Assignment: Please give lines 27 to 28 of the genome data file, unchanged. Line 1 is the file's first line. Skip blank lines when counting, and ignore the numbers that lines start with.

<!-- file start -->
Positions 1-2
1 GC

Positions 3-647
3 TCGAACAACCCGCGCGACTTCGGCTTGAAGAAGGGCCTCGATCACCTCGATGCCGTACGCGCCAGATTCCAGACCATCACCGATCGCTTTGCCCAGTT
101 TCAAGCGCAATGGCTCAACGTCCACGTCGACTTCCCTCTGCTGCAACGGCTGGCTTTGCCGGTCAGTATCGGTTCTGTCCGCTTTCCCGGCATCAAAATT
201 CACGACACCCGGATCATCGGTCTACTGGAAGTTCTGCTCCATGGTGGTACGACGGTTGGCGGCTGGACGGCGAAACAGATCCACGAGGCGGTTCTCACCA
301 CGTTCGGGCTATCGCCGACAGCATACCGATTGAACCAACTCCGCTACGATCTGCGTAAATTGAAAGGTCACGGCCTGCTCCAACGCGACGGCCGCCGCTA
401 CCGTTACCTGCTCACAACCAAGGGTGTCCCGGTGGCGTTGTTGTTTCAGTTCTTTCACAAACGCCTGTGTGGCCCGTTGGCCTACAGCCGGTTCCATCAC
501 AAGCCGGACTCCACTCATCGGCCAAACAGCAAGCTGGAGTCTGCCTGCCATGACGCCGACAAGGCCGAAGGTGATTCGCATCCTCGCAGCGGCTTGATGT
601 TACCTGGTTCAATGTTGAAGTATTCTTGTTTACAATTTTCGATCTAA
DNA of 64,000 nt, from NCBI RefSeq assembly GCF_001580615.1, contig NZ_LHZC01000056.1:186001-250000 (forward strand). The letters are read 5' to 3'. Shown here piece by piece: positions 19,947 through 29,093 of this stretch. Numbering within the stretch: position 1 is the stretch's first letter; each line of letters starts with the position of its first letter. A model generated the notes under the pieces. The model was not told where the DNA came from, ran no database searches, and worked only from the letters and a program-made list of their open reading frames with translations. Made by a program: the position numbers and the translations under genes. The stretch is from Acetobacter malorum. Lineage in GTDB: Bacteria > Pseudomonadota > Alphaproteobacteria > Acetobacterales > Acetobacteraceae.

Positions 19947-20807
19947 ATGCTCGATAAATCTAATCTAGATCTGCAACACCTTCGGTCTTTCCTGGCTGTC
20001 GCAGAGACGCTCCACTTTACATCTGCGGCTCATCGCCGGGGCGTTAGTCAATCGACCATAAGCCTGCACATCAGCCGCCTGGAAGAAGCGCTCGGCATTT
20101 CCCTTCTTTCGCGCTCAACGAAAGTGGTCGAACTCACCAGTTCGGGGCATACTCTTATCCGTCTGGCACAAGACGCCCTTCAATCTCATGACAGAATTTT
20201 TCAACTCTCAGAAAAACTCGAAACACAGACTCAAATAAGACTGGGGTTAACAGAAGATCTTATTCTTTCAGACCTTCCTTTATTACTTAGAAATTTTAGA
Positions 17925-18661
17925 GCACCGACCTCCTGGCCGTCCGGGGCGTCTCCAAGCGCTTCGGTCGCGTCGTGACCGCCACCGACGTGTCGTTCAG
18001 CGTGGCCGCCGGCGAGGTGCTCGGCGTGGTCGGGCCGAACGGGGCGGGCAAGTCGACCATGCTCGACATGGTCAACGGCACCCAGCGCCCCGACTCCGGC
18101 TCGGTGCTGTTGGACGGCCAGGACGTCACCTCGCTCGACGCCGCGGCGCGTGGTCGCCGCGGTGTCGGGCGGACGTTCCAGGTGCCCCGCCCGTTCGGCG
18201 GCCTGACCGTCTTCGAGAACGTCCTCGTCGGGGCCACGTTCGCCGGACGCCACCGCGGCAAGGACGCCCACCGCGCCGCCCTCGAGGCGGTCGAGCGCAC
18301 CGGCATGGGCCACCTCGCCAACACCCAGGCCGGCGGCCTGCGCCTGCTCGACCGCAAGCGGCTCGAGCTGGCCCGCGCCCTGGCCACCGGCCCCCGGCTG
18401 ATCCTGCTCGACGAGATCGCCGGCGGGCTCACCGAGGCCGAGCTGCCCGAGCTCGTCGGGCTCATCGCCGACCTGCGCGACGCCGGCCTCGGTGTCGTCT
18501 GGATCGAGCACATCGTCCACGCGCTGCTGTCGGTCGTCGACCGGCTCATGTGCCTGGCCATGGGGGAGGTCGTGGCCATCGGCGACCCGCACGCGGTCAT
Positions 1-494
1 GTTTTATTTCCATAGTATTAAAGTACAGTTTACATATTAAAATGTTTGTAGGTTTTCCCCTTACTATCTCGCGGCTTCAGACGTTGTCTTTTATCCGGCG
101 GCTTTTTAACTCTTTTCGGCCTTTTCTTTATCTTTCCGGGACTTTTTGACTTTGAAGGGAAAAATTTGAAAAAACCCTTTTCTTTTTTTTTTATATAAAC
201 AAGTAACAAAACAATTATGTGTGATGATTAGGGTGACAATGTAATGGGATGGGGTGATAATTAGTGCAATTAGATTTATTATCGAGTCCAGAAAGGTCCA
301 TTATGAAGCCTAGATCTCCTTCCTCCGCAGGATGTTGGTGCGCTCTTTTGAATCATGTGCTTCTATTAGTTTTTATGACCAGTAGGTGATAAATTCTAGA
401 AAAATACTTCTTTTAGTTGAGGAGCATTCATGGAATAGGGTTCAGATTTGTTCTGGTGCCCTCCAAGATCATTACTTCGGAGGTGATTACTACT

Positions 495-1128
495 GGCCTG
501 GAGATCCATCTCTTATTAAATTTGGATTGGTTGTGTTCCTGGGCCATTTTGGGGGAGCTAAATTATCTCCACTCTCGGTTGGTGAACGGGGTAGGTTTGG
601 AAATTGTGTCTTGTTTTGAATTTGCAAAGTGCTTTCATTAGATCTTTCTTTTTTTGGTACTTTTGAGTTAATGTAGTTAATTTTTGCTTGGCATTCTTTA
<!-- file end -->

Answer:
101 GCTTTTTAACTCTTTTCGGCCTTTTCTTTATCTTTCCGGGACTTTTTGACTTTGAAGGGAAAAATTTGAAAAAACCCTTTTCTTTTTTTTTTATATAAAC
201 AAGTAACAAAACAATTATGTGTGATGATTAGGGTGACAATGTAATGGGATGGGGTGATAATTAGTGCAATTAGATTTATTATCGAGTCCAGAAAGGTCCA